Rajan M. Lukose and Bernardo A. Huberman
One of the predominant modes of accessing information in the World Wide Web consists in surfing from one document to another along hypermedia links. We have studied the dynamics of Web surfing within an economics context by considering that there is value in each page that an individual visits, and that clicking on the next page assumes that the information will continue to have some value. Within this formulation an individual will continue to surf until the expected cost of continuing is perceived to be larger than the expected value of the information to be found in the future. This problem is similar to that of a real option in financial economics.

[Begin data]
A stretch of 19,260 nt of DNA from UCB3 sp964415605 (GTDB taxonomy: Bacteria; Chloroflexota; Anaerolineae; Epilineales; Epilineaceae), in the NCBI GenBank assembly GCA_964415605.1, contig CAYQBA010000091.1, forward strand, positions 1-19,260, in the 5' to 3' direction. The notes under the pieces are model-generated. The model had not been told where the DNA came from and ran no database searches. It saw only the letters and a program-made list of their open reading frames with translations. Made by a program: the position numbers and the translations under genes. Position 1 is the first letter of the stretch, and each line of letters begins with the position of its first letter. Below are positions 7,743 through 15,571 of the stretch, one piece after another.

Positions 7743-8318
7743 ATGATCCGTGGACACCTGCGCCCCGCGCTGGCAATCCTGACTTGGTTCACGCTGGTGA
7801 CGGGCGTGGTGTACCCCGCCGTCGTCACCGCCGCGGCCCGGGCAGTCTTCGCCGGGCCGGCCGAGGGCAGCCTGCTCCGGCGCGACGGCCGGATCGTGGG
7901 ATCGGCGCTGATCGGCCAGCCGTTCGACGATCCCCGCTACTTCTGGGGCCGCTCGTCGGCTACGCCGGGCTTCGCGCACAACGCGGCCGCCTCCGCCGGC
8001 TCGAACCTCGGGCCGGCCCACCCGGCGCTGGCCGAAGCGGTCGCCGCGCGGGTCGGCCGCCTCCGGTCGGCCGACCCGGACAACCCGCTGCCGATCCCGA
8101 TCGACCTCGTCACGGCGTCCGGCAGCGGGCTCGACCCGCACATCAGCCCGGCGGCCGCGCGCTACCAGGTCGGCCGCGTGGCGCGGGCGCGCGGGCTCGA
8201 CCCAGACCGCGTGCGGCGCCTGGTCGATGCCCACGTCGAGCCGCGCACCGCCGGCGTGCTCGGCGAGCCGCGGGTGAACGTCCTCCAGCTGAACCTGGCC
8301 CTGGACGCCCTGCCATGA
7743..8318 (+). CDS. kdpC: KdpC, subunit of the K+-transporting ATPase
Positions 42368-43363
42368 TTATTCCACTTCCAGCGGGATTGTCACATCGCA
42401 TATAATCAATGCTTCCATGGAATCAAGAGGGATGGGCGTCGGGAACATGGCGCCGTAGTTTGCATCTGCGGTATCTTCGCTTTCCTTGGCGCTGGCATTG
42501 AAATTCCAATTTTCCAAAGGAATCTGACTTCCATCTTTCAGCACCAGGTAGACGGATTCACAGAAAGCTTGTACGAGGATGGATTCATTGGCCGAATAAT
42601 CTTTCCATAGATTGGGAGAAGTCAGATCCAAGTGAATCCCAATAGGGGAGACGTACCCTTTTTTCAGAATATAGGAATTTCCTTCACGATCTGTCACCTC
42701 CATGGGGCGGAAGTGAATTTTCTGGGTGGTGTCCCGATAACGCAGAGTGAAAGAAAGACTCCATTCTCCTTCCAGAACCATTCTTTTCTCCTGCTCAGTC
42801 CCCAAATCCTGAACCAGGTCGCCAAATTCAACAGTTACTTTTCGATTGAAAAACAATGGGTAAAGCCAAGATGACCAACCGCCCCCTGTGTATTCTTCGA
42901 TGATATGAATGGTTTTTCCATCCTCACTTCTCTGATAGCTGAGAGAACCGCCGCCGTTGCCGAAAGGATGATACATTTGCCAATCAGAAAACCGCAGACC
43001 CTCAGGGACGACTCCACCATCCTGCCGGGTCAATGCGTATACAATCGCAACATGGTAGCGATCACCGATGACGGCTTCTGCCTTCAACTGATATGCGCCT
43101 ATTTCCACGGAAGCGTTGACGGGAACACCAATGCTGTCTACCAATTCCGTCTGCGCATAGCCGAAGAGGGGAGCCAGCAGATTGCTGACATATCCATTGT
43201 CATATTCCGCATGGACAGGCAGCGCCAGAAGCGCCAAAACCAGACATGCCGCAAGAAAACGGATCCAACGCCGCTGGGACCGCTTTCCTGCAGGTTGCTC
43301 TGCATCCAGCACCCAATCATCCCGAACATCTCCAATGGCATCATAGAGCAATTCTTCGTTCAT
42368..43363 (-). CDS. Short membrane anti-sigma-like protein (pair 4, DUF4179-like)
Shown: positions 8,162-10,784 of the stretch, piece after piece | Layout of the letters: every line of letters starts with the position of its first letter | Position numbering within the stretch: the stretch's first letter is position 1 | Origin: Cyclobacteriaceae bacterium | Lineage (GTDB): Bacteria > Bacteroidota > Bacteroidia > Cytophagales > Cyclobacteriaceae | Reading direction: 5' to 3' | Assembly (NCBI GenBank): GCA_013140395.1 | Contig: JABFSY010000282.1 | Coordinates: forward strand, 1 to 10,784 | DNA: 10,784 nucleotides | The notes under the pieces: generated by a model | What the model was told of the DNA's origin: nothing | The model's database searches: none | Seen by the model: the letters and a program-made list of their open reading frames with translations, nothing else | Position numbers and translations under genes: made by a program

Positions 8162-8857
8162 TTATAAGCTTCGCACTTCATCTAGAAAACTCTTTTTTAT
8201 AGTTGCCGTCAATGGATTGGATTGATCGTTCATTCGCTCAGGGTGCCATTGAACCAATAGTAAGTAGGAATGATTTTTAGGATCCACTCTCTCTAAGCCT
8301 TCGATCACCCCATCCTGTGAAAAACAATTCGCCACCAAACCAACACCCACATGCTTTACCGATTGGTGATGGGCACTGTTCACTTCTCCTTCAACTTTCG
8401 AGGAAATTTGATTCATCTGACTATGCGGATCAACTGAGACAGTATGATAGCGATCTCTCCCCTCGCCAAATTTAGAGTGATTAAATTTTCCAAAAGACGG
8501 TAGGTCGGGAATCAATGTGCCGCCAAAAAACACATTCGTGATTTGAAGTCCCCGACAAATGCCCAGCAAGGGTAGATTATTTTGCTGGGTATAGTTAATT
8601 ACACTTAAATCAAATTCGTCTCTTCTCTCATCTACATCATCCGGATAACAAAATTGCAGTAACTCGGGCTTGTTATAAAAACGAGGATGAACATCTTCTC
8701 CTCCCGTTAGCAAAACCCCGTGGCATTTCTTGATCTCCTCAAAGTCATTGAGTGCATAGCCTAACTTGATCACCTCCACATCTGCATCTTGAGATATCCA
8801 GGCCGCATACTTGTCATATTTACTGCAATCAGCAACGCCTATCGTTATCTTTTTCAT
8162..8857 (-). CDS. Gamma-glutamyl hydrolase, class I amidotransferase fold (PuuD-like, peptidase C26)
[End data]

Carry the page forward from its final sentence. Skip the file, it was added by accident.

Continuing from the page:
We consider the options viewpoint as a descriptive theory of information foraging by Internet users, and we show how it leads to a kind of "law of surfing" which has been verified experimentally in several large independent datasets. But the real options perspective, which is by now a well-established field in financial economics, may also provide a rich normative model for designing rational Internet agents.